In the case of “Nod,” the long poem in Couldn’t Prove, Had to Promise, everything derives from the characters in the poem. Revision occurred within the terms of character. And to return briefly to the subjects of humor and tragedy, it is important to add that the characters in “Nod” are not allegorical; they are represented by the poem as physically present. Their humor and their tragedies are real. Were they not real, some of what they say and do would have a different meaning. Humor is a test for what is real. A recent review of “Nod” found it to be an allegory. However the speaker, the main character who narrates the poem, while never named is in fact a living being. He is not Fulton, as one reader supposed. There is no reality to Fulton other than the name used for expression. Fulton, we are told, is like Jimmy Durante’s Mrs. Calabash, an ideal defined by absence. The date of the poem’s events really is July 3, and the location really is a mall outside Atlanta, Georgia where the summer heat rising from the asphalt is hellish.
Floyd Byrom Thatch is a wounded vanity. He is a Georgia cracker on the order of a poor man’s Mephistopheles. And as someone obsessed with security he also has something of Lord Byron’s self-imposed exile. But Floyd is a real person, as all the others are. In the poem’s first part Floyd says to the speaker, “Who’s to remember . . . Who’s to remember a nickel or a dime / Or ever the time you saw your little dog get hit?” The poem’s narrator asks, “And how you think you know my dog was hit.” Floyd answers, “I’m saying, you were six; the dog was four, / Maybe five. Just saying that, nothing more.” That is, these things really did happen, and Floyd’s suppositions trouble the narrator because he has intuited something painful from the narrator’s past. The evil of Floyd’s wounded pride may be metaphysical (and universal on the order of allegory), but Floyd’s body and his history are matters of this world. The events of his life are no more allegorical than those of other lives that participate in the repeated patterns of our nature. In fact the events described are more disturbing than allegory would be. The narrator is hostile to Floyd’s speculation about the dog’s death because that event was real and the pain felt was real as well.
In revising “Nod” I had to come to terms with the fact that Floyd’s suffering is particular even as his judgment is general. Floyd’s thinking tends to generate the very things about which he is so apprehensive. He believes in negative terms. He is in security as a result of his doubt. And June and the two children are fractional presences due to Floyd’s drawn vision. We get another take on the limits of Floyd’s circular darkness when June starts putting him in his place. There he is comic enough that the humor and the tragedy of the poem constitute two sides of the same object, human finitude. I have gone into all this as it relates to “Nod,” but the humor, tragedy, and revision you ask about in my poetry generally stem from situations that are either overtly dramatic or implicitly so. Short poems assume what longer poems unpack from their dramatic situations, but the basis for each is similar to all others. Character and motive, elaborated or not, are the first governing principles in the poems I write. They determine humor, tragedy, and all manner of revision.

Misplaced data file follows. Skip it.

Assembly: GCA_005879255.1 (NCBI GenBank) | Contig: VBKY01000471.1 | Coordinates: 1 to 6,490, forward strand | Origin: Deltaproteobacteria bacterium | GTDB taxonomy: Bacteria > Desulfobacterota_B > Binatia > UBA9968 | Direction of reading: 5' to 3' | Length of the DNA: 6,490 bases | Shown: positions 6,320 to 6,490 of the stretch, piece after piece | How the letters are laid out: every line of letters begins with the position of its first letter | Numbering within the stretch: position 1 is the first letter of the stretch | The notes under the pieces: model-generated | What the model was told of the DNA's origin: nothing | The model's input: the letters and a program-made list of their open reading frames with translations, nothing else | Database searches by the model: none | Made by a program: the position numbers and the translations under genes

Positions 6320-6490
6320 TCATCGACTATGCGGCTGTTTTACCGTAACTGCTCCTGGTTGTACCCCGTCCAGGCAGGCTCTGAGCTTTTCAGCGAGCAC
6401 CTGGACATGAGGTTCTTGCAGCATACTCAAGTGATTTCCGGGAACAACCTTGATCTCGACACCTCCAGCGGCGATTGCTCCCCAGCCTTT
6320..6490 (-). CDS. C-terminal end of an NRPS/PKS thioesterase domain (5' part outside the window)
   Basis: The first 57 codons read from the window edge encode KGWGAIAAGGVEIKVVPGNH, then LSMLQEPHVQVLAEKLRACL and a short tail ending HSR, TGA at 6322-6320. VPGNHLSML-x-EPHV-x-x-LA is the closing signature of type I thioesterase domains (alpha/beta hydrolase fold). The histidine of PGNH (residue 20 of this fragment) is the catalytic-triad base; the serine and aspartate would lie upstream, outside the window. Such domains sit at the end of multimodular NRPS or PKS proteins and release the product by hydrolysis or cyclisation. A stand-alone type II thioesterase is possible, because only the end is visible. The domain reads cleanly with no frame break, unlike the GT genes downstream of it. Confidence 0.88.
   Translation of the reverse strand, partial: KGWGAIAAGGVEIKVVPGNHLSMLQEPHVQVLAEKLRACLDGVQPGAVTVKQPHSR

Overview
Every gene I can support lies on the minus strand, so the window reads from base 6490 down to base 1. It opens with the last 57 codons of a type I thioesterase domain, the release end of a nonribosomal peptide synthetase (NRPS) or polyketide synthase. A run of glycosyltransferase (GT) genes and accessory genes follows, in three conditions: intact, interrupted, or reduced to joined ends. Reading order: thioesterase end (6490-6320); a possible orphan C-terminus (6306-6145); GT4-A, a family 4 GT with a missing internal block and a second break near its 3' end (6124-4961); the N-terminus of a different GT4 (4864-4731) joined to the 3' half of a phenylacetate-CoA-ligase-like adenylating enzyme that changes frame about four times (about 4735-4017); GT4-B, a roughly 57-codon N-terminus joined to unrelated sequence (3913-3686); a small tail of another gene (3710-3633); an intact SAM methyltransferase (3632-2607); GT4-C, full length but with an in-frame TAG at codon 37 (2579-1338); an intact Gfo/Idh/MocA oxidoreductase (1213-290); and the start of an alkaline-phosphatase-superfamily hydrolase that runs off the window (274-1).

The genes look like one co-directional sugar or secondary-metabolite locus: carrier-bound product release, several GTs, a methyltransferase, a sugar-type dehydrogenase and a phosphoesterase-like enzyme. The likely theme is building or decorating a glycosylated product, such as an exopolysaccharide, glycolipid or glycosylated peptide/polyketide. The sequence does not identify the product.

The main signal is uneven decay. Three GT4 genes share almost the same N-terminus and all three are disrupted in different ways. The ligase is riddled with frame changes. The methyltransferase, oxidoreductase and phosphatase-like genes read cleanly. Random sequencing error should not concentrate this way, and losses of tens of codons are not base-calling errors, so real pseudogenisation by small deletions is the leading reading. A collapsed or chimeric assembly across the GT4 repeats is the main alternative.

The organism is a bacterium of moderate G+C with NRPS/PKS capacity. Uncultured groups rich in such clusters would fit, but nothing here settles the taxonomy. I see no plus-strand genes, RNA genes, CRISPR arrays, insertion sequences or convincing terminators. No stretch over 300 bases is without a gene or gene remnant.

Like book manuscripts, book titles are often subject to change before publication. Was naming Couldn’t Prove, Had to Promise easy or difficult? How did the naming come about?
My editor, mostly John Irwin of the Johns Hopkins University Press, has frequently been funny and helpful during the process of choosing the title for a new book. When The Run of the House was in press John kept asking me for different titles. Our son, Ian, was still very small but had a booming voice on the order of John Irving’s Owen Meany. There was this big voice and very little guy who made John Irwin laugh. At one point John asked what I thought Ian would say the title for the book ought to be. I said I don’t know, Ian’s not here to ask. John said, “Well what do you imagine Ian would call the book?” I said, “Run of the House, since that’s what he has.” John said, “I like that.” The next time I called, with another title, John said, “Marketing likes it, too.” The answer to your question is that a title should be both telling and cryptic. By a title the reader is introduced to a bit of a mystery. And that is as it should be since the book lives ultimately in the imagination of the reader. The second part of the answer is that we write for others, so title-to-last-line is considered finally in terms of what will work for the reader. The title is the first step in this.
Wyatt Prunty is a professor of English at Sewanee: The University of the South and the founding director of the Sewanee Writers’ Conference. He is the author of nine collections of poems, including The Lover’s Guide to Trapping, and two critical works. His latest collection of poems from JHU Press, Couldn’t Prove, Had to Promise, was published in 2015.
Yasmine Kaminsky, a student at Johns Hopkins University, studies English and interns in JHU Press’s marketing department.